Comments for Alone on a Wide Wide Sea
Alone on a Wide Wide Sea: 06/06/11
Alone on a Wide Wide Sea by Michael Morpurgo for the longest while had the honor of being the second book on my wishlist. It had been on there I think since the book was first published. For whatever reason it doesn't seem to have been published here in the States even though many of Morpurgo's other books are in print here.
When the book came out I was very active in BookCrossing especially with book relays, rings and RABCKs (random acts of BookCrossing kindness). Although I don't remember receiving the book via the site, I did, a couple years ago. At the time I received the book I wasn't actively trying to read wishlist books. Thus, out of sight, out of mind.
Flash forward to June 2010. I am participating in the On My Wishlist meme. At the time I had 309 books on my wishlist and Alone on a Wide Wide Sea was number two. Except I had forgotten that I had a copy!
Go forward to the end of the year when I was culling my shelves for books I realized I would never read and should donate to the Friends of the Library. What does my hand fall on? Of course... Alone on a Wide Wide Sea.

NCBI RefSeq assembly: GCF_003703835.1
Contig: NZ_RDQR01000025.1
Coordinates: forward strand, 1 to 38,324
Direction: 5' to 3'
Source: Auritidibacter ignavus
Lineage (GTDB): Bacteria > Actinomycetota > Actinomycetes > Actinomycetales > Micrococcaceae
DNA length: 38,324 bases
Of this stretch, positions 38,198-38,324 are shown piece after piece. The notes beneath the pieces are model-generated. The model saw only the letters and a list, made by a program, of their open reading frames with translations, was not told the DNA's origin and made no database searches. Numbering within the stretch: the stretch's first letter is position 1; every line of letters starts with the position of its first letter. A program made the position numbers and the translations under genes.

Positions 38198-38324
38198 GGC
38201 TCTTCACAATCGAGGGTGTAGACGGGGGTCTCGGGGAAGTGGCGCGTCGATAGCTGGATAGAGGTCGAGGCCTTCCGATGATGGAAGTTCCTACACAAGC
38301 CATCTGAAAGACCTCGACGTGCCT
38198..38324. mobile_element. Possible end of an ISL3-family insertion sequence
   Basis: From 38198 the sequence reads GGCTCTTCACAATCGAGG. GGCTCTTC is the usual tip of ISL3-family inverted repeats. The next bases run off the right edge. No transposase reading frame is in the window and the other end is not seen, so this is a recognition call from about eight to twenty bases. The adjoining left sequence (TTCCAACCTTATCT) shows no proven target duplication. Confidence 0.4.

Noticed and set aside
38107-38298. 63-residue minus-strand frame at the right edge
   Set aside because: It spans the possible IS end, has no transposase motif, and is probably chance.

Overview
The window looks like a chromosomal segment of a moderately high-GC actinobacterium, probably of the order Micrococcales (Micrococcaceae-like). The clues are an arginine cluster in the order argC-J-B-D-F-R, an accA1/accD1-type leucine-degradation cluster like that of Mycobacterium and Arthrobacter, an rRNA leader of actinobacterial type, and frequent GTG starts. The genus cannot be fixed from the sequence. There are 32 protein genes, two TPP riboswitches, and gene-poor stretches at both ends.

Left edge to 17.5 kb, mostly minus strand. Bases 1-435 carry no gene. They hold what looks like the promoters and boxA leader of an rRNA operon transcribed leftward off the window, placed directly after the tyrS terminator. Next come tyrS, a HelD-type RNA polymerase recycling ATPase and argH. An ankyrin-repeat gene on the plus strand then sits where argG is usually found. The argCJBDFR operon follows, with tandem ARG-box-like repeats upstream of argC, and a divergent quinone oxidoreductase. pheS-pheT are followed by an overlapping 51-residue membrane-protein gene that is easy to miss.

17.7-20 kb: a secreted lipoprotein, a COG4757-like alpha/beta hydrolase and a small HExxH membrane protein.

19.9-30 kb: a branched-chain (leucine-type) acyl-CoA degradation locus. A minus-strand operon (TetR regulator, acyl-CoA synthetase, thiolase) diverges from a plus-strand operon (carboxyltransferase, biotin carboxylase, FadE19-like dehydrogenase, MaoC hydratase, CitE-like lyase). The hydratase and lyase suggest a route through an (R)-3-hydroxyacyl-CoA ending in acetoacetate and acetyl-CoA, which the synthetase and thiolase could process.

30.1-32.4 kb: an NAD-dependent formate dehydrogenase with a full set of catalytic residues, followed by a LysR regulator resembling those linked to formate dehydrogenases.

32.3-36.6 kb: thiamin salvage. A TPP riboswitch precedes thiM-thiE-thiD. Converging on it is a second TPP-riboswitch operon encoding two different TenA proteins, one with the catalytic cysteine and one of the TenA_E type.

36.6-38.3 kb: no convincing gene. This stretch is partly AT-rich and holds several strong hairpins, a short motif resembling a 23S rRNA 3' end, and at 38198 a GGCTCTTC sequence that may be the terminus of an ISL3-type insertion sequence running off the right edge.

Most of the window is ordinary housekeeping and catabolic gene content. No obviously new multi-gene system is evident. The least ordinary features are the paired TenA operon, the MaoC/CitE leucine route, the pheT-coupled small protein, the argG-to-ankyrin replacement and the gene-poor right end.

The book takes its title from Rime of the Ancient Mariner by Samuel Taylor Coleridge. It's a poem I've read in pieces many times but still need to sit down and read as an epic poem. The poem itself provides the warp which the plot is woven through.
The book is told in two parts: Arthur Hobhouse's story of life in Australia as a transplanted WWII orphan and Allie Hobhouse's solo sailing trip to England to find her aunt. Arthur's story is one of trying to find a sense of family and belonging. Along the way he grows up and gains the skills he needs to return to England, namely, ship building.
The journey home though isn't Arthur's to take and must instead be taken by his daughter. At the time I was reading the book, there was a girl of similar age making a solo sailing journey around the globe. To keep herself sane on the trip she memorizes the Rime of the Ancient Mariner.
At the close of the book Morpurgo explains that the book was inspired by actual families who were split up during the war and adopted off to families in Australia and Canada.
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